Know

Play in three acts

Rasheed Kidwai | Updated on: Dec 21, 2018
image caption

Rahul Gandhi has struck a tricky balance by choosing the old guard to head the newly-won states, but with young contenders in the fray, future choices are not going to be easy

It was a three-act play that left the audience — as well as the cast — suitably surprised. But Congress president Rahul Gandhi, who directed the drama with some help from party seniors, may want to look out for the next act.

The party’s three leaders — Kamal Nath, Ashok Gehlot and Bhupesh Bhagel — earned their jobs in Bhopal, Jaipur and Raipur, respectively, not just through grit and hard work, but because of some last-minute, behind-the-scene deliberations, too. There was some arm-twisting, and a fair bit of cajoling — but Gandhi managed to hold his own.

The selection of the chief ministerial candidate for Chhattisgarh proved to be the trickiest. Perhaps the Congress high command had not anticipated a landslide victory in the state, and had made little preparations for the change. The December 11 verdict offered Gandhi four options. Tribhuvaneshwar Saran Singh Deo was a suave and experienced hand but his feudal background stood against the former Sarguja ruler. Tamradhwaj Sahu, the Congress MP from Durg, was backed by AICC point man PL Punia but had been fielded at the last minute to win over the influential Sahu samaj. The resourceful and worldly-wise Charan Das Mahant, a former Union minister, was among the contenders. And then there was Baghel, Chhattisgarh Congress unit chief.

Baghel, who dropped out of college while doing his BSc, had convinced his father to allow him to join the uncertain world of politics by promising him that he would be a chief minister one day. His father, Nand Kumar Baghel, proudly narrated the conversation 37 years later to the media.

But the Congress state chief was not the first choice of the top brass. On December 13, the four contenders were summoned to Delhi for a meeting with Gandhi. The Congress president tried to hammer out a consensus for three hours and decided that Sahu would be the next CM. But Gandhi met with a full-blown rebellion. The other three satraps said they would not work under Sahu.

Another round of consultations followed. This time Singh Deo was the favourite, but now Sahu was ready to revolt. The AICC general secretary in-charge of administration, former chief minister Motilal Vora, was brought in for the negotiations. When the deadlock continued, AICC treasurer Ahmed Patel intervened. Patel backed Baghel and, to Gandhi’s astonishment, everyone came around to it, with Mahant putting in a condition that he be made the Speaker of the Assembly.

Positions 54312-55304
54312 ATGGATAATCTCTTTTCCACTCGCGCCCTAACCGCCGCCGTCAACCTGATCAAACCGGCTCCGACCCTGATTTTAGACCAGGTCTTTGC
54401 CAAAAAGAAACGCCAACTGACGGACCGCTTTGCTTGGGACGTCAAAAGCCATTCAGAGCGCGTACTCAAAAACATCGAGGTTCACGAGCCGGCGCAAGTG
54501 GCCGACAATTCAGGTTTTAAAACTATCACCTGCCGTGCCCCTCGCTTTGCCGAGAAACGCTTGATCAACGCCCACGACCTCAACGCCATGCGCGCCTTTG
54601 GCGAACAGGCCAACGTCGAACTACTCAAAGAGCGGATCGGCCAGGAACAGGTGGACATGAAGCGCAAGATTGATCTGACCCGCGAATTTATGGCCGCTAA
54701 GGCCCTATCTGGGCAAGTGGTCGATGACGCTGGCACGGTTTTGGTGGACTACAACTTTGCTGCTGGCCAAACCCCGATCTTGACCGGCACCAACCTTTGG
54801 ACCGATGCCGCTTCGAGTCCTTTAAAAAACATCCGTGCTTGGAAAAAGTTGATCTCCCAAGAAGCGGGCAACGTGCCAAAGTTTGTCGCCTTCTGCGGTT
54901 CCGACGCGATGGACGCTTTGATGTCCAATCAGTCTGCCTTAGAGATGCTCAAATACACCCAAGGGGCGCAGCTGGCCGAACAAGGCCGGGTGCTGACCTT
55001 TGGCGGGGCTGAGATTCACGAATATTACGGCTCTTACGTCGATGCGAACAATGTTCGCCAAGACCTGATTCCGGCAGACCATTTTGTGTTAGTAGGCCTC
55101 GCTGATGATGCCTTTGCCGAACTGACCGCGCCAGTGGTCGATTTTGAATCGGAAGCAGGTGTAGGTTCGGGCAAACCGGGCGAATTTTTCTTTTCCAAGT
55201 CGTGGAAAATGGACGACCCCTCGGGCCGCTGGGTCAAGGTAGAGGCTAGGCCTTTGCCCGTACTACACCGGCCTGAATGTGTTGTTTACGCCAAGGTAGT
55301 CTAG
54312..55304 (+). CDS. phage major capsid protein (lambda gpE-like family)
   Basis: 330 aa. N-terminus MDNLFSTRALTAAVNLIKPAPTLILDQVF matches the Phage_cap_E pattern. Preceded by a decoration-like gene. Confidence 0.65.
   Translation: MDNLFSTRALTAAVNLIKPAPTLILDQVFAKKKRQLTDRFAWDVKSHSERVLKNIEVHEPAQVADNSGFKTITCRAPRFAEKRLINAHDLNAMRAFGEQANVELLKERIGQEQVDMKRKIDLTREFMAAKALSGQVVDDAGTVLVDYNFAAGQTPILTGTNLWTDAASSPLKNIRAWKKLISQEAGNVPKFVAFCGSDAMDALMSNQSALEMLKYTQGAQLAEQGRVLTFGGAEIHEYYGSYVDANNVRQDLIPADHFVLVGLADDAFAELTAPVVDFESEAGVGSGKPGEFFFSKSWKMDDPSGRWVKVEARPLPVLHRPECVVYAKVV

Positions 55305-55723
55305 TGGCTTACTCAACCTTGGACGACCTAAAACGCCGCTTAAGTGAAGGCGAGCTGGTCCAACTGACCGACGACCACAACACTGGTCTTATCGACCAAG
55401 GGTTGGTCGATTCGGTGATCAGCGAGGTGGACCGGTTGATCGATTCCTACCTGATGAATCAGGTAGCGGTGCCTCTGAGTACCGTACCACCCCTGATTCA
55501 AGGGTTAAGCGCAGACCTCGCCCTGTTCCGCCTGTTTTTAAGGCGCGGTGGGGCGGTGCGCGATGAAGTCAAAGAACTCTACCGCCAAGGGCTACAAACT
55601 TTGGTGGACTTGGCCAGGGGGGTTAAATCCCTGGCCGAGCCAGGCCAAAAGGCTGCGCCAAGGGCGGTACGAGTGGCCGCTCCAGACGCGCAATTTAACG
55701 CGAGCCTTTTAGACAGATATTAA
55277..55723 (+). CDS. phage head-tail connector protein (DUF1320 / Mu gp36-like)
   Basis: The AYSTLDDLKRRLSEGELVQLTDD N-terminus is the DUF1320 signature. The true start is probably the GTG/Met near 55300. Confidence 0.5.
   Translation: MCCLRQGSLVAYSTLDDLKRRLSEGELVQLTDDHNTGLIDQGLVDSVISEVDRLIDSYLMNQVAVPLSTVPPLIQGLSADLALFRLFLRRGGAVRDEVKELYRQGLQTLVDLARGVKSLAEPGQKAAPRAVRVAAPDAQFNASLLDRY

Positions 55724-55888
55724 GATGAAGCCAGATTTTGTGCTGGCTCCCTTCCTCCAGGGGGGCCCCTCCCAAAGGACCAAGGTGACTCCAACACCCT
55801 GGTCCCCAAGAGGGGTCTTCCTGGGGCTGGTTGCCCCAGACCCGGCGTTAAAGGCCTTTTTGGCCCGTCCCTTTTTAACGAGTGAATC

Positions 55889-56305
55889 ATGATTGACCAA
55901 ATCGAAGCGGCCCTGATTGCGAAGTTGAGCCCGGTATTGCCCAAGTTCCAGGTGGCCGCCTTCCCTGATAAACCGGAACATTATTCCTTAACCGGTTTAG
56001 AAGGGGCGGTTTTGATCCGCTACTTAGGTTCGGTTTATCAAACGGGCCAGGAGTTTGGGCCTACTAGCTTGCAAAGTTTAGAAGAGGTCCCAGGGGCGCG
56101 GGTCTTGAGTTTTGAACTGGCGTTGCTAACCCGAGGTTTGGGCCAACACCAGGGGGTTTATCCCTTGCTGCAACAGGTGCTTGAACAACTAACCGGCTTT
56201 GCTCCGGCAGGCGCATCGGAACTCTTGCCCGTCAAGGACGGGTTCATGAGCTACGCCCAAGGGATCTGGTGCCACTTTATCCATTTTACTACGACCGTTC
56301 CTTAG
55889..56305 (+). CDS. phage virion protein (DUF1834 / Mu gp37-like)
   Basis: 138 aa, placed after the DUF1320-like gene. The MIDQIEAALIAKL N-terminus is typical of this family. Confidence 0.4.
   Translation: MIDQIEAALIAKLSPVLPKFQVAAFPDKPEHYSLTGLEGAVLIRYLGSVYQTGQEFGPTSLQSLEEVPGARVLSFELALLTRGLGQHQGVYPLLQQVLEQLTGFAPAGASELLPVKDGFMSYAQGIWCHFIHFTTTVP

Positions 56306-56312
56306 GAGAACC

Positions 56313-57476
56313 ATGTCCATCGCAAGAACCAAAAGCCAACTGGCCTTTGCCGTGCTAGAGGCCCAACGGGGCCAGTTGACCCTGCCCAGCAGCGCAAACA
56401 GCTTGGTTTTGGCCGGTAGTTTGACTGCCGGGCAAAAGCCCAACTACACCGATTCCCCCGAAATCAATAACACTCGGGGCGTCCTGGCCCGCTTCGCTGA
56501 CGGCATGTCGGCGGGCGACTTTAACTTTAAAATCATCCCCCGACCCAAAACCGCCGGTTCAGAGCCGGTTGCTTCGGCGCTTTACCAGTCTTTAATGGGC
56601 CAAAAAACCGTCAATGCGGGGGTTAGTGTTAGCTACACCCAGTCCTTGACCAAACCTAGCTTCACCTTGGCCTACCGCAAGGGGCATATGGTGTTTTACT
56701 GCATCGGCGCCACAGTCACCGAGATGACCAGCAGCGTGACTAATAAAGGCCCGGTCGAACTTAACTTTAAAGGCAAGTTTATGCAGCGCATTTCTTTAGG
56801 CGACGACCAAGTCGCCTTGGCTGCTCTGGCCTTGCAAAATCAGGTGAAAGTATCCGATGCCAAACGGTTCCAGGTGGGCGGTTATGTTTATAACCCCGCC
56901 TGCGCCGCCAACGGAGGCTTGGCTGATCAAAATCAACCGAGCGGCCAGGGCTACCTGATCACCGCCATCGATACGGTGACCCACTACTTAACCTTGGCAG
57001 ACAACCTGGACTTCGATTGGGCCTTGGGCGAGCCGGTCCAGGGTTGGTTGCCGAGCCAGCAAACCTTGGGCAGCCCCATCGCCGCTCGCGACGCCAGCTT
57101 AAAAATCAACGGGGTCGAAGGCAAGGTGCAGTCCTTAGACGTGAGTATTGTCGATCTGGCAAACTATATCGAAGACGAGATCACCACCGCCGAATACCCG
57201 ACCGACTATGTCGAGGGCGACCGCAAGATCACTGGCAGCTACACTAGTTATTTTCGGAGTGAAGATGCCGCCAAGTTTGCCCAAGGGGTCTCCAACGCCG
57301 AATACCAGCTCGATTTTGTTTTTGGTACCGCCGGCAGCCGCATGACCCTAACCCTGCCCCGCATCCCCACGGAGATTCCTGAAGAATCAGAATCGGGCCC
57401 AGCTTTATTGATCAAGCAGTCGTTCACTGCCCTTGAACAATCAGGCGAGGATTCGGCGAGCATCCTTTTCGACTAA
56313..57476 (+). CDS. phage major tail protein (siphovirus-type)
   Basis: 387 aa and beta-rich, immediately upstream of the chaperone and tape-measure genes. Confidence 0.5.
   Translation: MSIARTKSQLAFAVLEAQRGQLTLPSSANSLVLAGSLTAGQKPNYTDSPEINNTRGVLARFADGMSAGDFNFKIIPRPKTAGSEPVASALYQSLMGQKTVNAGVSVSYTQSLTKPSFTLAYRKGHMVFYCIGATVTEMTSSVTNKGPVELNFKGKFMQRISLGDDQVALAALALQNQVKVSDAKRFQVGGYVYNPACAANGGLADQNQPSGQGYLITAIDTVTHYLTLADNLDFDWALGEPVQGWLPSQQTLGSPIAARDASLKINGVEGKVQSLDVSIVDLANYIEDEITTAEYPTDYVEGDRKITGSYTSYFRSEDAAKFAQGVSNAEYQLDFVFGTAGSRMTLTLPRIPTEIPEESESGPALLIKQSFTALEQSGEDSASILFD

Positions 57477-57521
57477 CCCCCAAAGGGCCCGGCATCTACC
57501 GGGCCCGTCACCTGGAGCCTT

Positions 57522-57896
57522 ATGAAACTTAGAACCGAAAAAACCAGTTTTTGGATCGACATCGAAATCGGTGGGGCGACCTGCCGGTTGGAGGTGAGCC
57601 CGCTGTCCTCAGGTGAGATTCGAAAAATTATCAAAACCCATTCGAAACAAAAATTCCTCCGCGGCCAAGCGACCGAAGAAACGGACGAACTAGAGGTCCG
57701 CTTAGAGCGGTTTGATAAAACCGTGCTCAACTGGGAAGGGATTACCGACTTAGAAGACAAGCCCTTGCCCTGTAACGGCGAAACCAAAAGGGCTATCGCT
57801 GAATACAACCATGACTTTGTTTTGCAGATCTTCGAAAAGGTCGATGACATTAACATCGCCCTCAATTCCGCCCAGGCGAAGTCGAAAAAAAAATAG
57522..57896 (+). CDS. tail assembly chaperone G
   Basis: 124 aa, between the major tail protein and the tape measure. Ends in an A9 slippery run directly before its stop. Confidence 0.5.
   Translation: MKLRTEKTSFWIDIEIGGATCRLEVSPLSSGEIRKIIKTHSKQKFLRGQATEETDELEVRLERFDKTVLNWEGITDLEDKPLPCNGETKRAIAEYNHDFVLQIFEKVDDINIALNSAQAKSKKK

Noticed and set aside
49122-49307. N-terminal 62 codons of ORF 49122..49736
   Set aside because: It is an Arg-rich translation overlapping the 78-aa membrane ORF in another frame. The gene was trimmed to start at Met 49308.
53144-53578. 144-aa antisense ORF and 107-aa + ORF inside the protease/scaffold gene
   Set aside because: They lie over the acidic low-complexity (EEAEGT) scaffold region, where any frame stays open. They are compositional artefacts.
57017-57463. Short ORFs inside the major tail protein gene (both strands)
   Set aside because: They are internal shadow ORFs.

Rajasthan was not easy either. When former minister Sachin Pilot landed in New Delhi from Jaipur after winning the Tonk seat, he went to meet Gandhi at his residence. Around the same time, Ashok Gehlot, the victor of the Sardarpura seat, was confabulating with Patel at his residence. Hectic lobbying followed. It led to a see-saw battle, which first saw Pilot on top, and then Gehlot as the likely contender, with the former Rajasthan CM having nearly twice the number of MLAs backing him as compared to Pilot.

Gandhi was keen to appoint a “young face” in one of the three newly-acquired states, but Gehlot, who comes from a magicians’ family, proved to be a crafty customer. It was difficult to convince Pilot to give way. Finally, Gandhi’s sister, Priyanka, who has known Pilot since he was a small boy, was roped in, along with their mother, Sonia, to prevail upon him to accept the deputy chief minister’s post. And the Gandhi women’s pressure worked.

In Madhya Pradesh, Kamal Nath’s appointment as CM was a near-forgone conclusion, till the Rajasthan developments started to affect the neighbouring state. A former royal from Rajasthan is said to have egged the Jyotiraditya Scindia camp on by whispering that if a “junior” such as Pilot became a chief minister ahead of the erstwhile maharaja of Gwalior, Scindia — a four-time Lok Sabha MP — would trail behind the two-time MP forever. Scindia, who had declined to be state party chief three years ago, was suddenly in the race.

Some serious number-crunching followed. Scindia supporters said they had 26 of the 34 seats in the Gwalior-Chambal region, as against Nath’s 24 out of 38 Assembly seats in the Mahakaushal region. That was when former CM Digvijaya Singh took centre-stage, sharing a photograph of 31 newly-elected MLAs calling on his son Jaivardhan, who had won from Raghogarh. The subtle message was that Scindia’s support of 26 MLAs meant little when a “non-contender” had 31 MLAs behind him. While this battle carried on, Kamal Nath, in Bhopal, messaged party bigwigs to say over 80 MLAs from various parties and groups were with him. Gandhi, however, publicly demonstrated his confidence in Scindia by ensuring that he was by his side when he travelled from Delhi to Jaipur, Bhopal and Raipur for the three swearing-in ceremonies. The idea was to showcase the “young face” of the party when, in effect, the old guard was calling the shots.

It’s not going to be easy for Gandhi. With the exception of V Narayanaswamy of Puducherry, Gandhi has to contend with four Congress chief ministers — Nath, Gehlot, Baghel and Amarinder Singh in Punjab — who not only have a streak of independence in them but also a direct line to the party’s powerful old guard. The play is still on.

Rasheed Kidwai, a visiting fellow at the Observer Research Foundation, is the author of 24 Akbar Road

Published on December 21, 2018

Follow us on Telegram, Facebook, Twitter, Instagram, YouTube and Linkedin. You can also download our Android App or IOS App.

COMMENTS
This article is closed for comments.
Please Email the Editor

You May Also Like

Recommended for you